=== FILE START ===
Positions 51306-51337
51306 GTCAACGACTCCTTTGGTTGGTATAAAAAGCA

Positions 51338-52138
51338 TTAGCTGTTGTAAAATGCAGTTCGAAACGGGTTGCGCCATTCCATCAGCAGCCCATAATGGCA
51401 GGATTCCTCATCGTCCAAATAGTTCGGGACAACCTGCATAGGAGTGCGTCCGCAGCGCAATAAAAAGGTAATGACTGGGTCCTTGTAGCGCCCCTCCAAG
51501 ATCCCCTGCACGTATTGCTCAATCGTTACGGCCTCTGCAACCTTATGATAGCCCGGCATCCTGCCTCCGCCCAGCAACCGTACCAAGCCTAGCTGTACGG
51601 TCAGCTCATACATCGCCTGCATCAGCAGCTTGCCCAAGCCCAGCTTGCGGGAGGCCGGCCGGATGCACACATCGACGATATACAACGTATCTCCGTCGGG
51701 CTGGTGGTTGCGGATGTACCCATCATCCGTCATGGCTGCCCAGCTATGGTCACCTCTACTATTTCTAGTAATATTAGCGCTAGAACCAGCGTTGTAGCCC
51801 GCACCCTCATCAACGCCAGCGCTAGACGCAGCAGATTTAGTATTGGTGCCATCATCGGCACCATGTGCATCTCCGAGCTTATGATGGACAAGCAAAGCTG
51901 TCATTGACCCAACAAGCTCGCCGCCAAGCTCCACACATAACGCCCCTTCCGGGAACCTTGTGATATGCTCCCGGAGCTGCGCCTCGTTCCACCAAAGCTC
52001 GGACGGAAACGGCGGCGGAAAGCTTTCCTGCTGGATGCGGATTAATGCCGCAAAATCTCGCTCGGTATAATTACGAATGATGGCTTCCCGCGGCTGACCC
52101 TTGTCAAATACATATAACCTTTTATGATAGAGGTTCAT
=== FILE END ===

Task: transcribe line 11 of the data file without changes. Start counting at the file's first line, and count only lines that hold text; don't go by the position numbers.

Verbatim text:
52001 GGACGGAAACGGCGGCGGAAAGCTTTCCTGCTGGATGCGGATTAATGCCGCAAAATCTCGCTCGGTATAATTACGAATGATGGCTTCCCGCGGCTGACCC